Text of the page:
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Nomads 4×4


Lake McKenzie (Boorangoora)

Wow, where do I even begin with Lake McKenzie? It is a fresh water lake on the worlds biggest sand island. The water is completely clear, and because it’s fresh water, it means you can open your eyes. I have never seen a sight as beautiful as Lake McKenzie. My pictures don’t even do it justice and I would kill to be back there now. The sands around the lake are composed or pure, white silica and the water in the lake is also so pure that it is unsuitable for many species.

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Lake McKenzie


SS Maheno Shipwreck

The SS Maheno was an ocean liner that was washed ashore on Fraser Island by a cyclone in 1935, and has remained as a wreckage ever since. Over the years the wreckage has sunk further beneath the beach, and just the top remains. However it’s an incredible sight. In its time, it was the second largest ship after the Titanic.

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Team Nomads next to the wreckage



Unfortunately we weren’t able to see any, but we did hear them. A couple of us went down to the beach at night to stargaze, and we could feel we were being watched by the dingoes from the dunes. Even if you keep completely still and silent, they know you’re there, so its unlikely they’ll come near you (unless you leave food out then they’ll probably do anything to get that off you)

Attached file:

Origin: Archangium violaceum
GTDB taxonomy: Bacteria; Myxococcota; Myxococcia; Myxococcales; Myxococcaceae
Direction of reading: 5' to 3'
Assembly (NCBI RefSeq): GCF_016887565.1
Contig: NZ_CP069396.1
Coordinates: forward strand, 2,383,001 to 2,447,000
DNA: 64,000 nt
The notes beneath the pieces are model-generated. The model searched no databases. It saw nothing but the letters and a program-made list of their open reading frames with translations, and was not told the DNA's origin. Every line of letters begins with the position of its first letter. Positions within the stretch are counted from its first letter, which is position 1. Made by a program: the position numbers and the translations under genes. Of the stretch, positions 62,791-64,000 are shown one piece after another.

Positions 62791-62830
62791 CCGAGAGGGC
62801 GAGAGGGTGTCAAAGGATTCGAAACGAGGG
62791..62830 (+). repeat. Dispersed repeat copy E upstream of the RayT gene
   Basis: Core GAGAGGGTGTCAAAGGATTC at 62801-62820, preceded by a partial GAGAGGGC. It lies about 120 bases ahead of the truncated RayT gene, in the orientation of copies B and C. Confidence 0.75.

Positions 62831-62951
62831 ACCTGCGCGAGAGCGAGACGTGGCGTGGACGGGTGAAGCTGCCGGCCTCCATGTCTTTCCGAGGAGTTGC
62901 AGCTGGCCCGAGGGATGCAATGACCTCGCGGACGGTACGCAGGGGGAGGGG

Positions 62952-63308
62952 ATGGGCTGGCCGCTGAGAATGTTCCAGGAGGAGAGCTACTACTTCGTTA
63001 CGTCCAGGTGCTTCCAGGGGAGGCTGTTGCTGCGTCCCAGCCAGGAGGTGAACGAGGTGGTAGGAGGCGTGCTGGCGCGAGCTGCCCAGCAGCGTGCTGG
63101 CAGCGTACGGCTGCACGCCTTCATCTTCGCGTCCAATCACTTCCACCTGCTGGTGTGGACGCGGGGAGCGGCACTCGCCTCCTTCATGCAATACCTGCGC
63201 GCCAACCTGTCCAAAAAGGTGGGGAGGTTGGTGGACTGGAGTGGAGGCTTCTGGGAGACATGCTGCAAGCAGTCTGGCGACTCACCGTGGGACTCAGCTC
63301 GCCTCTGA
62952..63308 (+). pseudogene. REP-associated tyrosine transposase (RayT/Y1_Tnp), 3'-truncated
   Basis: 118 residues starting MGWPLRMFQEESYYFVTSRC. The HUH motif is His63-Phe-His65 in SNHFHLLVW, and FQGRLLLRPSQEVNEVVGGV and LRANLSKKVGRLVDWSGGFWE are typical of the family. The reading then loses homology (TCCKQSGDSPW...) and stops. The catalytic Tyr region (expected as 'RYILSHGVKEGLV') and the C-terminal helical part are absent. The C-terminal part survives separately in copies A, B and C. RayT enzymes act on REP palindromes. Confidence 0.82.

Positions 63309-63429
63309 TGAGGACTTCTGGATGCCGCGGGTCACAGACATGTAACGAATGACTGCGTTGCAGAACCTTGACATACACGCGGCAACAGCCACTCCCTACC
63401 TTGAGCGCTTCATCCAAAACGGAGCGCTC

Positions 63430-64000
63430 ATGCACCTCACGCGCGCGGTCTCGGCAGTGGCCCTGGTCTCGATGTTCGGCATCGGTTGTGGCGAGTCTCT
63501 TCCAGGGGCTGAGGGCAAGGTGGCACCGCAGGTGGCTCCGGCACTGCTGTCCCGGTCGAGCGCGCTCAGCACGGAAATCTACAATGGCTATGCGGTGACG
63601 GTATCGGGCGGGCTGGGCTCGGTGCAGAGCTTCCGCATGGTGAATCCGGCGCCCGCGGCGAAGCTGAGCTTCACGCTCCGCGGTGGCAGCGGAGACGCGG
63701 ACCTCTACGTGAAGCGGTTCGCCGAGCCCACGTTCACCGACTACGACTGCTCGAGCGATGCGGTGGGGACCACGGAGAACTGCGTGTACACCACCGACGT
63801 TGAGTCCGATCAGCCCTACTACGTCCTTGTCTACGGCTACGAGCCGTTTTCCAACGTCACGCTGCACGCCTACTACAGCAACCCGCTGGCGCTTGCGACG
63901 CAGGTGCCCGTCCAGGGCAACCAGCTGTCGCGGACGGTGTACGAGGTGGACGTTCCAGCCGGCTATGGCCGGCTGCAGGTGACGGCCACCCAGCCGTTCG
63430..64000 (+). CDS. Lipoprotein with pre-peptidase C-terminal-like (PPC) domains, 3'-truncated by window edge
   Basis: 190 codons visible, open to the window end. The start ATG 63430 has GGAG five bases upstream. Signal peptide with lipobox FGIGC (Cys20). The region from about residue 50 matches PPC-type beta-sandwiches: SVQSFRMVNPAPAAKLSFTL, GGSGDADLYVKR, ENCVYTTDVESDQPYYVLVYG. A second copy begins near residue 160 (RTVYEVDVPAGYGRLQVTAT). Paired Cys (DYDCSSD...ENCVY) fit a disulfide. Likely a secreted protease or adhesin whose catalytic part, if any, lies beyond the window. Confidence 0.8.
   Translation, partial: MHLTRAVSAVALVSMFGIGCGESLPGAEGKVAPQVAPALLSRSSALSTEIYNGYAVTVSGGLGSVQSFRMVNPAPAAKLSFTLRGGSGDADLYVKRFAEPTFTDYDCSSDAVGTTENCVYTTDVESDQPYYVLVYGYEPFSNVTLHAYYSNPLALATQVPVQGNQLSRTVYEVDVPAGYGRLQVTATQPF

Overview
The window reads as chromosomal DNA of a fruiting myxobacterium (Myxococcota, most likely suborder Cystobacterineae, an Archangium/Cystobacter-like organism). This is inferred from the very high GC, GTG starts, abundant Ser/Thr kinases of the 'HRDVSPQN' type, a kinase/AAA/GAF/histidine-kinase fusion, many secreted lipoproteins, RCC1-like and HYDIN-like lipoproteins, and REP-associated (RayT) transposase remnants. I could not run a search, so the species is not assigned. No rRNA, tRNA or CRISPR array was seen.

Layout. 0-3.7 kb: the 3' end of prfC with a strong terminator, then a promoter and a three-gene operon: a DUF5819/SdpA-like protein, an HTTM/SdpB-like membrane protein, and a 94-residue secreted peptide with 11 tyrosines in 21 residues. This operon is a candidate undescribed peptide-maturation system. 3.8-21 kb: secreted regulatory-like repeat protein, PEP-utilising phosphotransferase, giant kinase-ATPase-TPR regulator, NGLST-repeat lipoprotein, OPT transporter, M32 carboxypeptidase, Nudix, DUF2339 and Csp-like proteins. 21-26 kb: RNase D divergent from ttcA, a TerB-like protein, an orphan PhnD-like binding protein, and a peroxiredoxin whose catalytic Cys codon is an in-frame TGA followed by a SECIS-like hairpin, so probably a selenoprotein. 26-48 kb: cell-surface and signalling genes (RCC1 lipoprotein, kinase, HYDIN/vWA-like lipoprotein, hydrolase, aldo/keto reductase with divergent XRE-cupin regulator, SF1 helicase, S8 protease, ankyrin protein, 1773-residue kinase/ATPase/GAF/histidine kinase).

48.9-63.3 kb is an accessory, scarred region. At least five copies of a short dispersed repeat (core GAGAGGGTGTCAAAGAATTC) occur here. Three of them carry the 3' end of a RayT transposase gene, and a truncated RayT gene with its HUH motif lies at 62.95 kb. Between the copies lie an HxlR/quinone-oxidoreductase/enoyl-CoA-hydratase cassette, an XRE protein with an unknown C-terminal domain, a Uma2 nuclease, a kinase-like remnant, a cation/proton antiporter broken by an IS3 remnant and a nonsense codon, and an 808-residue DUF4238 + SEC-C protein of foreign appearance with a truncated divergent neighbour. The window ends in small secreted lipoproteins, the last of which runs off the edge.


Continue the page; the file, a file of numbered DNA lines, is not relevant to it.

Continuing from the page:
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google images (not my image)


Although I was with a group of about 20 people, you’ll be surprised at how peaceful the island really is. Especially as it is 250km long, if you did go in a small group then there is definitely stretches of beach where you won’t find any other people. This is something I probably loved the most. Even moreso when you go up Indian Head and can sometimes see the sharks in the water if it’s calm enough.

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view over Indian Head


There’s probably so much more I can say about Fraser Island, but the title says ‘five favourites things’ (mainly because it rhymed better than 6).

I would highly recommend doing Fraser Island as part of your East Coast trip. Although it can be pricey, it is definitely worth it, and something I would love to do again.


around the world in endless days